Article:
Sermons

Summary: God's mercy and our anger can often be in conflict. Such conflict can lead to discouragement that in turn can lead to despair. The child of God must guard his/her heart to avoid falling into deep gloom leading to thoughts of suicide.

“[God’s mercy toward Nineveh] displeased Jonah exceedingly, and he was angry. And he prayed to the LORD and said, ‘O LORD, is not this what I said when I was yet in my country? That is why I made haste to flee to Tarshish; for I knew that you are a gracious God and merciful, slow to anger and abounding in steadfast love, and relenting from disaster. Therefore now, O LORD, please take my life from me, for it is better for me to die than to live.’” [1]

One of the first funerals I conducted upon assuming the pastorate of a previous church was a service for a man who had committed suicide. The man, despairing as result of unrealised and unattainable ambitions, attempted to end it all. The man lingered for a long time before death at last released him. After weeks of suffering, he finally succumbed to his wounds. His family was devastated by his actions. Somehow, the minister was expected to help survivors pick up the pieces and make sense of the devastation his actions had imposed.

There was no sense of “celebration” for that funeral, as might be witnessed in other situations. The service was an especially sobering occasion. As the minister conducting the service of remembrance, I seized the opportunity to remind those present that day of the tenuous nature of life, explaining that we are not capable of judging those who have made the decision to take their own life. There is a perfect Judge who knows the heart; we must leave all judgement to Him. However, I did emphasise the responsibility each of us bears to lift up the fearful, to encourage the discouraged, to be sensitive to the struggle others that face in daily life.

Suicide is a topic we preachers seek to avoid. However, we should speak more of the issue. The number of suicides in the United States increased 24 percent between 1999 and 2014. After 2006 the increase each year jumped between one and two percent, according to the Centers for Disease Control. Let those numbers sink in before weighing what comes next. The biggest jump was among adolescent girls and men aged 45 to 64. [2]

These statistics mirror the situation observed in Canada. Suicide is the ninth leading cause of death in Canada. Suicide accounts for almost 4000 deaths each year. [3] For children and youth, and for young adults as well, suicide is the second leading cause of death. [4] For every suicide recorded, we are told that thirty-three attempts at suicide were made. [5] I would contend that these statistics are shocking. Consider, as well, that by a figure of almost three to one, males are more likely to commit suicide than are females, though females are almost twice as likely to attempt suicide as are males. [6] For every suicide, seven to ten people are profoundly affected. [7] Clearly, suicide is a problem; and the churches are not immune to this growing problem.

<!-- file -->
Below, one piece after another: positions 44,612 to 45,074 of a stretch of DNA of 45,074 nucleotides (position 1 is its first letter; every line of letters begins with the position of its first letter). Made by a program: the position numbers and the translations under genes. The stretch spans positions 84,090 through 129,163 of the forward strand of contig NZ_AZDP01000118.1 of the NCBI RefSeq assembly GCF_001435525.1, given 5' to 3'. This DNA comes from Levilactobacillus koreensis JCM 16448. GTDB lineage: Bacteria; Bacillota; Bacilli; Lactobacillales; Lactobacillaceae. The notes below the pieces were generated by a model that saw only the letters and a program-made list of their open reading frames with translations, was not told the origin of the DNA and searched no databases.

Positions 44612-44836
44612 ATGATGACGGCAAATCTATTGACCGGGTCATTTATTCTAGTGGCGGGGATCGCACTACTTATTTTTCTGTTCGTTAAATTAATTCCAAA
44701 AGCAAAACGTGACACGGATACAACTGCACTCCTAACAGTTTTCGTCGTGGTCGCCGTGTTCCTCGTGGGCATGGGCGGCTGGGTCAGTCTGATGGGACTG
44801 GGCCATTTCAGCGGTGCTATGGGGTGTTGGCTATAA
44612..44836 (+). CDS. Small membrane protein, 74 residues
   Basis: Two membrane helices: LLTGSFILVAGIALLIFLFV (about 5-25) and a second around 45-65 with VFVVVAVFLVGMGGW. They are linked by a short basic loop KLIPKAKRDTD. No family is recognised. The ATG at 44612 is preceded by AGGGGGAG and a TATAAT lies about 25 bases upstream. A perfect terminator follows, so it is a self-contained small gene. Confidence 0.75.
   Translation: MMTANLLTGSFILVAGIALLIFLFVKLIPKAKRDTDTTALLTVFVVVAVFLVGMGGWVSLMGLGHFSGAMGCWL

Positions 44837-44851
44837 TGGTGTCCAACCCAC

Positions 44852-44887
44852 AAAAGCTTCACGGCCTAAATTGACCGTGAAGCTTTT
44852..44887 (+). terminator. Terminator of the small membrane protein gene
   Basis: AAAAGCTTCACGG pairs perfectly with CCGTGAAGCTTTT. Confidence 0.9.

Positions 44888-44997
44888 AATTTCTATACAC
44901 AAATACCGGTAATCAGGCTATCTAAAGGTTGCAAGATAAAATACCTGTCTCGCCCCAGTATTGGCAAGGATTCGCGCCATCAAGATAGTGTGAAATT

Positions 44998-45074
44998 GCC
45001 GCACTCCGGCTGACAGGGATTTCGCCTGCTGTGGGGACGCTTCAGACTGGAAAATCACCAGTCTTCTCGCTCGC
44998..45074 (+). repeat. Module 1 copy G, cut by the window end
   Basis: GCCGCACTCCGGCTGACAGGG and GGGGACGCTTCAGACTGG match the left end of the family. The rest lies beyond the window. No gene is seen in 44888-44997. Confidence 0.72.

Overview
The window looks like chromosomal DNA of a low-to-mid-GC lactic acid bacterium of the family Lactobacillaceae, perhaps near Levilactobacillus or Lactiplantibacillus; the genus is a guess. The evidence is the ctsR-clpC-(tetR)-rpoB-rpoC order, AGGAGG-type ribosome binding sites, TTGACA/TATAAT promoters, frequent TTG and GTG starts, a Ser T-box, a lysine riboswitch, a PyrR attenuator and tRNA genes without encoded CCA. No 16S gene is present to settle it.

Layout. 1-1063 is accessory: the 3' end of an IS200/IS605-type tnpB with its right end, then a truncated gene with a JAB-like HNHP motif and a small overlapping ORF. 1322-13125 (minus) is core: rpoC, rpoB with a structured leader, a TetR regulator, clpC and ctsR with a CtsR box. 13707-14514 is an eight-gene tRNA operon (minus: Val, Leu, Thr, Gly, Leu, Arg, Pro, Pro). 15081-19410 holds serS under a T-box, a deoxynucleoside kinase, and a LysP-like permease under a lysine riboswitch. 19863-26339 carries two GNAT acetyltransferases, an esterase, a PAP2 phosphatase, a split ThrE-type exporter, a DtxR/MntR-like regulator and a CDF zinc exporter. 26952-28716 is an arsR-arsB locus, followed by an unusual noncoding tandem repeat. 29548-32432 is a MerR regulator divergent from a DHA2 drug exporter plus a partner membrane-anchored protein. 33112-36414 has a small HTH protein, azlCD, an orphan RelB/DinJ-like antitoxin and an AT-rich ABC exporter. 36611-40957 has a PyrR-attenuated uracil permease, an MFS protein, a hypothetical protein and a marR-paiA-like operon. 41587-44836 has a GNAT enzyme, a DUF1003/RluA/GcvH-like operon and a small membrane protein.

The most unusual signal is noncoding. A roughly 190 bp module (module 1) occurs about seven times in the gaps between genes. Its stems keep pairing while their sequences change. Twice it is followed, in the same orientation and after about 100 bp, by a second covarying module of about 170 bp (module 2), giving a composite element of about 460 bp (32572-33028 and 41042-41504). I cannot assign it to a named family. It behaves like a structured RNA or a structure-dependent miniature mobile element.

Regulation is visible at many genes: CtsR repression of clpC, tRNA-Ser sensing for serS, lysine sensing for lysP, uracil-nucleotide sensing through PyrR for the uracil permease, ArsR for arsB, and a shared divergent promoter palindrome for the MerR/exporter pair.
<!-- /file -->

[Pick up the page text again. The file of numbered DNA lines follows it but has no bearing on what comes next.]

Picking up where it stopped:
A recent study published in JAMA Pediatrics journal reports that the number of children under the age of eighteen who visited emergency departments between 2007 and 2015 as result of either a suicide attempt or suicidal ideation doubled during that time period. [8] The lead author of the study is a pediatric emergency room physician at Montreal Children’s Hospital of McGill University Health Centre. He comments, “We are seeing an acceleration of this issue, and I worry that we have not yet seen the peak.” [9]

A news item encountered during my morning reading first stimulated me to develop this message. The report detailed the death of a minister at his own hand. Reading the item, I became aware of a growing number of ministers of the Gospel who have committed suicide in recent days. [10] We can’t just write off these reports as desperate moves from preachers who have a lack of faith. You see, I’m not speaking about ministers of liturgical congregations, or those who identify as theological liberals—I’m speaking of Evangelical ministers. A sufficient number of pastors of evangelical congregations are taking matters into their own hands that some have compared what is taking place to a spiritual storm, a catastrophe of major proportions. In a surprising number of instances, these are pastors that would be considered extremely successful. They pastored large congregations that were the epitome of success in the Evangelical world.

Pastors are people. Sometimes we forget this truth. Our tendency is to elevate the man of God as though we expect him to walk on water—at least until he upsets us. However, pastors grapple to overcome the same struggles that characterise the whole of humanity. Pastors can be elated when matters are going well, (something that doesn’t happen all that often). By the same token, pastors can become depressed and despondent because of the work to which they are appointed. They can be discouraged and need encouragement. Preaching is demanding work. The message of God is almost always an emotional event for the preacher. When the man of God delivers a message that he knows hurts the people whom he loves, or when he brings a message that he even thinks hurts the people of God, I can assure you that the preacher feels the pain of that action—and the pain can be acute.

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